CAIRO: Egyptian President Mohammad Mursi declared a month-long state of emergency Sunday in three cities along the Suez Canal that have been the focus of anti-government violence that has killed dozens of people over the past four days.
Seven people were shot dead and hundreds were injured in Port Said Sunday during the funerals of 33 protesters killed at the weekend. A total of 49 people have been killed in demonstrations around the country since Thursday and Mursi’s opponents have called for more protests Monday.
“Down, down Mursi, down down the regime that killed and tortured us,” people in Port Said chanted as the coffins of those killed Saturday were carried through the streets.
In a televised address, Mursi said a nightly curfew would be introduced in Port Said, Ismailia and Suez, starting Monday evening.
About 200 people protested in Ismailia after the announcement.
“The protection of the nation is the responsibility of everyone. We will confront any threat to its security with force and firmness within the remit of the law,” the president said, adding that he offered condolences to families of the victims of those who died.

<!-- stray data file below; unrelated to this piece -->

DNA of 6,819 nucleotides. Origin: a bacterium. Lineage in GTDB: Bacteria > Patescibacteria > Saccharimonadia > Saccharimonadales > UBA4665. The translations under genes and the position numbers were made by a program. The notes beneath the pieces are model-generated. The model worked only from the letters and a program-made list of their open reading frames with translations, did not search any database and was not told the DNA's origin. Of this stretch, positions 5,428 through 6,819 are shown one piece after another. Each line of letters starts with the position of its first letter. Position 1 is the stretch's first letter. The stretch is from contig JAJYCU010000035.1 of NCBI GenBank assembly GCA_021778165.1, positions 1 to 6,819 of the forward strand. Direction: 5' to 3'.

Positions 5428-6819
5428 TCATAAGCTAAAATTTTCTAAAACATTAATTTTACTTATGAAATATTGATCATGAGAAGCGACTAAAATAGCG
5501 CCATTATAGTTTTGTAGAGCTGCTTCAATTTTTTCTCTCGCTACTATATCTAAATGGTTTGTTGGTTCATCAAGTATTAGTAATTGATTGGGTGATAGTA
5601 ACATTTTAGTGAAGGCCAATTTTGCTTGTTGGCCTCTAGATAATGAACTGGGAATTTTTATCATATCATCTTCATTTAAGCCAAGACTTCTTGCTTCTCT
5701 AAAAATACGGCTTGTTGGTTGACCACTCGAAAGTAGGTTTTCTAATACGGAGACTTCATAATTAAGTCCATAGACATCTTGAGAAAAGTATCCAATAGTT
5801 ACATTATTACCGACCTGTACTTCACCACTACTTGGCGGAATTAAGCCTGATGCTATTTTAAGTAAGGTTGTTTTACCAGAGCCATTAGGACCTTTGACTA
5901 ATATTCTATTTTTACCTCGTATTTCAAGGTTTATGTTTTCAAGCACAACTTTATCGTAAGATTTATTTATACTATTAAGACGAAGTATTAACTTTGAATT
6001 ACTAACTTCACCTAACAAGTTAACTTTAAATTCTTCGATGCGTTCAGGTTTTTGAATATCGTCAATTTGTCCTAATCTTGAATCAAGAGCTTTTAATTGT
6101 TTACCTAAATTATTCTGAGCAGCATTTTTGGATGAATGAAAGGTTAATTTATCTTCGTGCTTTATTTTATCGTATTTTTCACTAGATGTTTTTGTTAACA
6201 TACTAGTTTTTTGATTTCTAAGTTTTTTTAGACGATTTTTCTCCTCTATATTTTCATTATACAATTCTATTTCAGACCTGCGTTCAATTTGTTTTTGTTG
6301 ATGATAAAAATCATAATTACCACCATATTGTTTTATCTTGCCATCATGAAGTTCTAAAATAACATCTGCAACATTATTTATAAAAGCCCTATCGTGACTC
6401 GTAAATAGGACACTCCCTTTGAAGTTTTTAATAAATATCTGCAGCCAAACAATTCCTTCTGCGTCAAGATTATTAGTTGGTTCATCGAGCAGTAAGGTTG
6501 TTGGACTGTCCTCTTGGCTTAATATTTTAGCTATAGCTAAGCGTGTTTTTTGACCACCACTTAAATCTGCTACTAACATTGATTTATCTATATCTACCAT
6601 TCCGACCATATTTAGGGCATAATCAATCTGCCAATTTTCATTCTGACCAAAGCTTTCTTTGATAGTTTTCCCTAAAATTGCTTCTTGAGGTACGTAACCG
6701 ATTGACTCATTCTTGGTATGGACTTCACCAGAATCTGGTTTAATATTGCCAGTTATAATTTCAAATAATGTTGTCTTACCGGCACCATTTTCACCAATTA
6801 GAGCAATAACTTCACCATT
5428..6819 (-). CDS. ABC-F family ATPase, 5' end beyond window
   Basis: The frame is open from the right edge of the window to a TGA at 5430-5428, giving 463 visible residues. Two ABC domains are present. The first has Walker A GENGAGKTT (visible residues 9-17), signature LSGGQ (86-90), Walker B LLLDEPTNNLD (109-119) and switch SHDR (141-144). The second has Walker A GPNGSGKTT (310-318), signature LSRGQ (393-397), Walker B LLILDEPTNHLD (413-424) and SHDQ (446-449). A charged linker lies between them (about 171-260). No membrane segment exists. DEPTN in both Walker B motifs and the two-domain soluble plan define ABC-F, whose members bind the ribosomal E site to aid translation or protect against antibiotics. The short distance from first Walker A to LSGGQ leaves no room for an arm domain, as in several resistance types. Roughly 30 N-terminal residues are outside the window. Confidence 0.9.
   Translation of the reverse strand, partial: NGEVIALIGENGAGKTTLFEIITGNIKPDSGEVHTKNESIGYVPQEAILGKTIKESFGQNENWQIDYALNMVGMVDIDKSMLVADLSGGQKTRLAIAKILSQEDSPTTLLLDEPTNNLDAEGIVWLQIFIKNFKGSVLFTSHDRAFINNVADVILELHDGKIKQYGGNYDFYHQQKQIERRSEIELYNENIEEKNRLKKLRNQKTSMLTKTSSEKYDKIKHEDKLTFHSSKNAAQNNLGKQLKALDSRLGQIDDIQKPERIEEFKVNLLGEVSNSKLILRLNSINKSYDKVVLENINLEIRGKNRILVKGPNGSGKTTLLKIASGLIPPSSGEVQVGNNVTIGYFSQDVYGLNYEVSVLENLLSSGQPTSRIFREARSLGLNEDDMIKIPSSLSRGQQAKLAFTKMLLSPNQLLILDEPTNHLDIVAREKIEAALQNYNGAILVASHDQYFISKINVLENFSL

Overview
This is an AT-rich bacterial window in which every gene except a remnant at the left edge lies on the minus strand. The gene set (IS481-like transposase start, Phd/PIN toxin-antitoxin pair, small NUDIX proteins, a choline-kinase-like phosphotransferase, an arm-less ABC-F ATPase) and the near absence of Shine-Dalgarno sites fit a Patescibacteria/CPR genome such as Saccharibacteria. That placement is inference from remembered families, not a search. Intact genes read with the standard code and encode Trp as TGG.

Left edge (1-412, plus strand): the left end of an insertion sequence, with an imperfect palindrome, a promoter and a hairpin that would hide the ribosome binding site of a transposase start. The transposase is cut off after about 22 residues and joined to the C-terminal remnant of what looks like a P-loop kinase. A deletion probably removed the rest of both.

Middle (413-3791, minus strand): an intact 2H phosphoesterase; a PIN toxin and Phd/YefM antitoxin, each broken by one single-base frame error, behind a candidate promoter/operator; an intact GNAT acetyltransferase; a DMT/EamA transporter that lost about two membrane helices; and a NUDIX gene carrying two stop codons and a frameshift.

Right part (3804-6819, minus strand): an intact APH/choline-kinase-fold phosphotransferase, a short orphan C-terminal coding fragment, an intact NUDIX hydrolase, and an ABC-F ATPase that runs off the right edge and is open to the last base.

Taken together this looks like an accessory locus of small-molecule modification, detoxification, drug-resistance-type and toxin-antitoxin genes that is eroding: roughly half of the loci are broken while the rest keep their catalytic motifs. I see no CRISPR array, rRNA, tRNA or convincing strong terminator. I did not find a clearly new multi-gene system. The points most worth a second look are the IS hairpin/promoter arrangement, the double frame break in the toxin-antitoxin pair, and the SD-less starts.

Following the addresss, Mursi’s office said in a statement it was inviting political supporters and opponents for a national dialogue session Monday at 6 p.m. at the presidential palace.
The statement said it was inviting a range of Islamist allies and liberal and other opposition groups, as well as leading politicians such as leftist firebrand Hamdeen Sabahy and former foreign minister and Arab League chief Amr Moussa.
The spokesman for Egypt’s main opposition coalition, the National Salavation Front, welcomed Mursi’s steps to restore security.
“Of course we feel the president is missing the real problem on the ground which is his own polices,” Khaled Dawoud told Reuters. But he added: “His call to implement emergency law was a right move given what is going on, namely thuggery and criminal actions.” In Cairo the newly appointed Interior Minister Mohammad Ibrahim was ejected from the funeral of one of the police officers who died during Saturday’s clashes in Port Said, according to witnesses and police sources.
A police officer at the funeral said many of his colleagues blamed the interior minister for the deaths of at least two policemen during Saturday’s clashes as he did not allow the police there to carry weapons and they were only given tear gas bombs.
State television said seven people died from gunshot wounds Sunday. Port Said’s head of hospitals, Abdel Rahman Farag, told Reuters that more than 400 people had suffered from tear gas inhalation, while 38 were wounded by gunshots.
Gunshots killed many of the 33 who died Saturday when residents went on the rampage after a court sentenced 21 people, mostly from the Mediterranean port city, to death for their role in deadly football violence at a stadium there last year.
A military source said many people in Port Said, which lies next to the increasingly lawless Sinai Peninsula, possessed guns because they did not trust the authorities to protect them. However, it was not clear who was behind the deaths and injuries.